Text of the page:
Olympus Corp. proposed an 11-member board to replace President Shuichi Takayama and other directors following the Japanese camera maker’s admission of a 13-year cover-up of investment losses.
Hiroyuki Sasa, 56, head of marketing at the medical systems unit that is now Olympus’s biggest earner, was nominated as president, the Tokyo-based company said in a statement today. Shareholders will vote in April on the nominees, who include Yasuyuki Kimoto, a former executive at main creditor Sumitomo Mitsui Financial Group Inc., as chairman.
Overseas investors including Southeastern Asset Management Inc. and Harris Associates LP have criticized the role of current executives in proposing a new board, saying a clean sweep of management is needed to restore confidence. An outside panel in December reported a culture of “yes men” at Olympus that failed to stop senior executives funneling money through offshore vehicles to hide the losses.
“The creditor orientation of the board is unacceptable,” Southeastern, with a reported holding of 5.1 percent of Olympus stock, said today in a statement. “We are extremely disappointed with the composition of the proposed board,” the Memphis, Tennessee-based investor said.
Shareholders are scheduled to vote on the new board April 20. While Southeastern said the proposed board “is not something we can support,” no alternative candidates have emerged as yet.
Former Olympus Chief Executive Officer Michael Woodford dropped his plan to put forward a new slate of candidates and fight for control of the company in a proxy battle. Woodford’s public questioning of past acquisitions after he was fired in October forced Olympus to admit to a $1.7 billion accounting fraud, prompted a criminal probe of the company and led to the dismissal of senior management implicated in the cover-up.
Olympus has plunged 45 percent since the Oct. 14 dismissal of Woodford, its first non-Japanese president. The stock fell 3.3 percent to 1,373 yen in Tokyo trading today before the announcement, trimming its gain this year to 36 percent.
Naming a person linked to the company’s main creditor creates a conflict of interest, Woodford said today.
“We’re back to the bad old days of the banks running the companies,” Woodford said in a phone interview from London. “Having a bank there can be counter to the interest of other shareholders.”
Takayama told reporters today in Tokyo that banks weren’t involved in the cover-up of losses.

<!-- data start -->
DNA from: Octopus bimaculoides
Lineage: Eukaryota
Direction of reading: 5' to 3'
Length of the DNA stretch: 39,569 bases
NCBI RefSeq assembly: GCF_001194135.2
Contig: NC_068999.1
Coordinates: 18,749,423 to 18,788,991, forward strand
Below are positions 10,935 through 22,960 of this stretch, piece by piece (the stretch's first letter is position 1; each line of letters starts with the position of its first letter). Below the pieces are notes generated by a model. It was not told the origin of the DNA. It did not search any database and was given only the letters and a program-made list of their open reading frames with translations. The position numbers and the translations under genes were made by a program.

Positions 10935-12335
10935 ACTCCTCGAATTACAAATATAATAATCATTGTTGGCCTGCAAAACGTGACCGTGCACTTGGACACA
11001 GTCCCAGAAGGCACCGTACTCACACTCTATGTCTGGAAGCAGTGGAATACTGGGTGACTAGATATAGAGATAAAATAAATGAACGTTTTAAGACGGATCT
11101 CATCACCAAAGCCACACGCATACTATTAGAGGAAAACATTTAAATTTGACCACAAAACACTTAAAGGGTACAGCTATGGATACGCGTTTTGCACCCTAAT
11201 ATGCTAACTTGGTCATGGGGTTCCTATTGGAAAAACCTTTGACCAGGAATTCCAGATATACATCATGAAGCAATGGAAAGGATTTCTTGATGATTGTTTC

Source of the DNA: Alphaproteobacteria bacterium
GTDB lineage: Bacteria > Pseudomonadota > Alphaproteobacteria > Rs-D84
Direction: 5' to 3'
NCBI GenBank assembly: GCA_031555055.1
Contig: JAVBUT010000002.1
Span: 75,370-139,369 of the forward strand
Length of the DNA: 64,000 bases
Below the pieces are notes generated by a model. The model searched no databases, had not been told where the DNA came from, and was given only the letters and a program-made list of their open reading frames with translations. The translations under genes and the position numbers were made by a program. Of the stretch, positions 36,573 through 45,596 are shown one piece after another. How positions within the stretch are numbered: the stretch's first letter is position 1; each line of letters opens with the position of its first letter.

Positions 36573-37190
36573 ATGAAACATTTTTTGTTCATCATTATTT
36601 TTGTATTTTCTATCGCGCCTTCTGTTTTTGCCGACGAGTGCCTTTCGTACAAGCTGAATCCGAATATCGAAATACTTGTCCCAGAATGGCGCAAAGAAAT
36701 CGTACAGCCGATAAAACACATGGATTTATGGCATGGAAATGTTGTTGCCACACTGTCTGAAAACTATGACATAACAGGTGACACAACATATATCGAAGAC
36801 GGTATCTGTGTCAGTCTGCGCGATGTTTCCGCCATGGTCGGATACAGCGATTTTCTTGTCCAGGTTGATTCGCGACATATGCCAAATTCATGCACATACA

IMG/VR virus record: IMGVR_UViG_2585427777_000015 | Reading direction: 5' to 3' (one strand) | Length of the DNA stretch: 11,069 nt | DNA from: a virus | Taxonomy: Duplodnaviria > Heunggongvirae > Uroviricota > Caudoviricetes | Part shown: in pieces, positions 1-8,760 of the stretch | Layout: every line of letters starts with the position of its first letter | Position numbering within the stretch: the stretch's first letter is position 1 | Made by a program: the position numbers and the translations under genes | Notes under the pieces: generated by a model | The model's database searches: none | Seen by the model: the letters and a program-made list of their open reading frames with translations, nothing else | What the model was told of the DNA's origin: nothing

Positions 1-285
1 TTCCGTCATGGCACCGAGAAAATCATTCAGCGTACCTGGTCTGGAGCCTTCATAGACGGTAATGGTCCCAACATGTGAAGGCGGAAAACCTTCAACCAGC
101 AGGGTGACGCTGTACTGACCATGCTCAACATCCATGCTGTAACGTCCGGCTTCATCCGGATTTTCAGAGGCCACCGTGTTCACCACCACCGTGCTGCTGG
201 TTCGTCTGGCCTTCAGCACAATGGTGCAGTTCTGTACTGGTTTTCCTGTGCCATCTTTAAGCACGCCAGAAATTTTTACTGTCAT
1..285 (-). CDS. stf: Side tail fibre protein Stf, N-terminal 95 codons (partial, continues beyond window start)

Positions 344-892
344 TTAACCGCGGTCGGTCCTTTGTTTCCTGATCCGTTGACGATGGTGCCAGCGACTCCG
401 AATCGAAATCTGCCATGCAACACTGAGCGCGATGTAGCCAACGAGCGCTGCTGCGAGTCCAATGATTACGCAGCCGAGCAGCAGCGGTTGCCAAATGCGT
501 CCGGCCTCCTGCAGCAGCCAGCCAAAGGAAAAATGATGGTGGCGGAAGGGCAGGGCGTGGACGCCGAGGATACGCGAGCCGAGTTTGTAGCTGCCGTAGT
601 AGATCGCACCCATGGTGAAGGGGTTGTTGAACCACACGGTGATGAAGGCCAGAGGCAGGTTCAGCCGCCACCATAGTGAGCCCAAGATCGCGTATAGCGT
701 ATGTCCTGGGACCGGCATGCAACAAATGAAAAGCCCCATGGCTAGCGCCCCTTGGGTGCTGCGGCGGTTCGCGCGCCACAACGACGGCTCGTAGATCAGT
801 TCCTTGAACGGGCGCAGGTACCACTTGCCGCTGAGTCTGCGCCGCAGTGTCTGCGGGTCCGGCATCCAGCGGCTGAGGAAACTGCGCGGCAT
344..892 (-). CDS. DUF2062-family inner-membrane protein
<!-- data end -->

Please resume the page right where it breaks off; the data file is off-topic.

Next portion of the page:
Hideaki Fujizuka, a former executive at Mitsubishi UFJ Financial group Inc.’s banking unit, another creditor of Olympus, was nominated as a director.
The proposed board comprises three Olympus officials: Sasa, nominated as president, Shigeo Hayashi, president of the company’s unit in Nagano prefecture and Yasuo Takeuchi, a manager at the corporate center. That compares with eight internal directors at the current 11-member board.
Former bankers Kimoto and Fujizuka were nominated to be internal directors.
“A new management drawn from internal officials and a former banker wouldn’t look likely to ring significant changes at Olympus,” Yoshikazu Higurashi, an analyst at Deutsche Bank AG in Tokyo, said before the announcement.
Olympus is also inviting six outside directors including Asahi Kasei Corp. adviser Shiro Hiruta, 70, former chairman of Kao Corp., Takuya Goto, 71, a former Merrill Lynch banker Hikari Imai, and former president for Louis Vuitton Japan, Kiyotaka Fujii.
President Takayama and all other board members offered today to step down as of April 20, according to the statement.
The camera maker and world’s biggest endoscope manufacturer is facing shareholder lawsuits and may be subject to further criminal investigation after admitting to covering up investment losses from the 1990s. The company restated past securities reports and took a $1.3 billion reduction in net assets in December.
“The new board does not offer the break from the past that investors had hoped for,” said Yo Takatsuki, an analyst for Olympus shareholder F&C Investments. “In appointing the ‘usual suspects’ to its board rather than outsiders who might have provided genuine challenge to the company’s culture, Olympus has missed a valuable opportunity.”
Three former executives at Olympus including ex-chairman Tsuyoshi Kikukawa, and four others were arrested Feb. 16 for suspected violation of Japan’s Financial Instruments and Exchange Act.
Olympus’s Tokyo headquarters and its affiliated offices were raided in December by prosecutors after the company said Kikukawa and two others colluded to hide the investment losses.
Olympus sued 19 current and former executives, including current President Takayama and five corporate auditors, in January over their roles in concealing losses. The company formed panels to reform management and nominate a new board.
Founded in 1919 as a microscope and thermometer business, Olympus produced its first camera in 1936 and a predecessor to the modern-day endoscope in 1950, according to its website. Olympus now controls 75 percent of the global market for endoscopes, instruments doctors use to look inside the body’s cavities to help detect disease.